This paper has been put together by the inspiration of our great leader Professor Dr Obreption, who is currently researching and checking out various innovations in
In a recent In Our Time, Lord Melvyn Bragg discussed the Taiping Rebellion. (see the BBC website: http://www.bbc.co.uk/programmes/b00yqvqt). The Rebellion is said to have caused the deaths of 20 million people and was based on an encounter with some Baptists Missionaries from
. The siren words on the BBC broadcast, which included Professor Rana Mitter, were acculturation and acclimatization, and these triggered an expectancy of some other sociological descriptors. This programme was certainly not theological and those of our readers with theological nervous dispositions should not read further. Tennessee
The syncretic traditions of
China and to some extent are well noted. Many Asian societies are quite happy to mix Buddhist philosophies with Shinto, Taoism and Confucius. Accordingly, if a religious poll is carried out in some Asian societies, people would assume that that society is a 120% religious. Japan
The Taiping Rebellion can be researched through listening to the programme (http://www.bbc.co.uk/programmes/b00yqvqt) and reading the material recommended. It goes to show what happens when people think they are related to ‘Jesus Christ’. This is not some Dan Brown story. This really DID happen.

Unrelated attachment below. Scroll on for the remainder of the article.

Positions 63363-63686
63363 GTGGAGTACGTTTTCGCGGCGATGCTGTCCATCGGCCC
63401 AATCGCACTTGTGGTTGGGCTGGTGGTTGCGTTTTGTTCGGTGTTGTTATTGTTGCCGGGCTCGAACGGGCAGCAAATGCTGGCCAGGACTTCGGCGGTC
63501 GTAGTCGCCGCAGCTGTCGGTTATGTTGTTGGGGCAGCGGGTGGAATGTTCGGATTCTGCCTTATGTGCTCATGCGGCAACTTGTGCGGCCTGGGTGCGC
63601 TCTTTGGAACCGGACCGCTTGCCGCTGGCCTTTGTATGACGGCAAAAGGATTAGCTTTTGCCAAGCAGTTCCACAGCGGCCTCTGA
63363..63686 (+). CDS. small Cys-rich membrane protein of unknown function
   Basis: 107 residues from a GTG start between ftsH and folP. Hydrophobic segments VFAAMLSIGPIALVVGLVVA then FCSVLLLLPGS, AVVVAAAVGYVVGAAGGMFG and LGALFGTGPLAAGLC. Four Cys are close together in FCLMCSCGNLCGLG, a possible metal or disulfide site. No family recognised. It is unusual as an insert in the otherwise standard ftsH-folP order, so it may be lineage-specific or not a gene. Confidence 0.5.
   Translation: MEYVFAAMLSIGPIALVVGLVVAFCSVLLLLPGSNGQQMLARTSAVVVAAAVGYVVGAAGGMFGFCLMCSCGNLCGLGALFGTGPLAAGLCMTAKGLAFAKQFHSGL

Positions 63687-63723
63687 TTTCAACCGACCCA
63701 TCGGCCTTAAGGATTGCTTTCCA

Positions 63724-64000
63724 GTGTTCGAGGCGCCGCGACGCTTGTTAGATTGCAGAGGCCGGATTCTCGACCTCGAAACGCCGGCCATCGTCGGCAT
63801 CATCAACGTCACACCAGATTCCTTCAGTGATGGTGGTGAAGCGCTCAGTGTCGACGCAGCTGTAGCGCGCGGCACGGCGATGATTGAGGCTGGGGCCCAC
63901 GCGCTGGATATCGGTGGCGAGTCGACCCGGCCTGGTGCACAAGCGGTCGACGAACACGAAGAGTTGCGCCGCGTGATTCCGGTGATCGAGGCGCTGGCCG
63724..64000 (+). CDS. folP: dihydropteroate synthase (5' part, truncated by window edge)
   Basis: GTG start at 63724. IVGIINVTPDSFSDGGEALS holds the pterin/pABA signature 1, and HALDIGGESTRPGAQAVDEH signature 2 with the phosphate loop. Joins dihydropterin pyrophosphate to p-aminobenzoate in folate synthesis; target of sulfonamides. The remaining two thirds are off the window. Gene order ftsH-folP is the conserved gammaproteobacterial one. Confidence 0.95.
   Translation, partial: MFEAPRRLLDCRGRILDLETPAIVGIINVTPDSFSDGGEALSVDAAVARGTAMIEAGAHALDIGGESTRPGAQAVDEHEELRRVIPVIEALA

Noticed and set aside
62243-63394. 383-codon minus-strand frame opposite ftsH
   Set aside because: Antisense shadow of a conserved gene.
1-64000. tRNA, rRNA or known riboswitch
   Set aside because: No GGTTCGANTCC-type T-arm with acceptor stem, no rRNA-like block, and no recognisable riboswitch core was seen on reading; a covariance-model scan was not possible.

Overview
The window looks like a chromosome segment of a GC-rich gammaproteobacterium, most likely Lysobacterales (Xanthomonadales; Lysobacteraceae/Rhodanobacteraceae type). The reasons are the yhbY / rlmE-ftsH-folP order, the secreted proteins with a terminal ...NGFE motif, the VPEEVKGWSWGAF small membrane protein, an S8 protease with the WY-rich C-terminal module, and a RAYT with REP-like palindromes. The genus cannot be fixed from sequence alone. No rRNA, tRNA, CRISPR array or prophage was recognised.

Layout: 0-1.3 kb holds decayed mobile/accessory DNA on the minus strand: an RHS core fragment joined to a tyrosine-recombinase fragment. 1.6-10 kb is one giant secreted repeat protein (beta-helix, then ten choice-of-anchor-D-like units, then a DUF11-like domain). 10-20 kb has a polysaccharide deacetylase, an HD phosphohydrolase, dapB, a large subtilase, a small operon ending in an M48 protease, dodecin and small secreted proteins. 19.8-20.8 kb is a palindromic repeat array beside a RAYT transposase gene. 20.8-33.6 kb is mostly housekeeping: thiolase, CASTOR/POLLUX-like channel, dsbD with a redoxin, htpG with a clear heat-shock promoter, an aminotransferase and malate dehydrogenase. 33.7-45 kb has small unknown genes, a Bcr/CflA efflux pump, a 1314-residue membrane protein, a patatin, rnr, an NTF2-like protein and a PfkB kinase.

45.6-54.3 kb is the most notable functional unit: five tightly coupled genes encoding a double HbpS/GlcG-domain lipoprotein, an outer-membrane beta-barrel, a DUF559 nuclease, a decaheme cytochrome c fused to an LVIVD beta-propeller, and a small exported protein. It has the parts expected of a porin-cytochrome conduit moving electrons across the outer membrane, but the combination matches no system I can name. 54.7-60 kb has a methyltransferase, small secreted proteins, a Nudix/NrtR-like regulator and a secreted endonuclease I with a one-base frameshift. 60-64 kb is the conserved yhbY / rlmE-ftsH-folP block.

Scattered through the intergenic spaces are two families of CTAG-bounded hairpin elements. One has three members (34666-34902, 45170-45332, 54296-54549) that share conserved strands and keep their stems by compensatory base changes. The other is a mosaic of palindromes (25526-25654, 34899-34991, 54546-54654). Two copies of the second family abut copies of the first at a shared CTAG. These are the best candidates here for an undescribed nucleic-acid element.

The Taiping state was based in Nanjing and there is now a museum there to commemorate the Rebellion:
As Chou En Lai said when talking about the French Revolution, it's too early to say what effect Taiping had on current Chinese philosophy and economic theory. To some extent the same could be said of the influence of the dissenting Presbyterians and their thought processes on Thomas Jefferson and the US Constitutional theory.
Meanwhile Obreption was in
Knowing Obreptions views that Smith, Hume and Kant put the full stop on philosophy and economics, it was interesting to hear the roots of Francis Hutcheson of Saintfield via Glasgow, Smith, Hume, Jefferson and the mayhem that they all caused. During Hutcheson's time in Glasgow, where he was professor, there were many turbulent times. He also spent time in Dublin and is buried there. His influence on Smith and the Enlightenment is significant and can be researched in any decent website - for example: http://www.scottishphilosophy.org/francishutcheson.html
As the presenter said, the
Obreption’s last intelligible words, while sipping a Lenten brunch special Bloody Mary and a couple of Tequila slammers were: get them to look up Utilitarianism, acculturation, syncretism and check out rebellions, marches; and something about the state of Nelson’s column which we think is still in Trafalgar Square in London.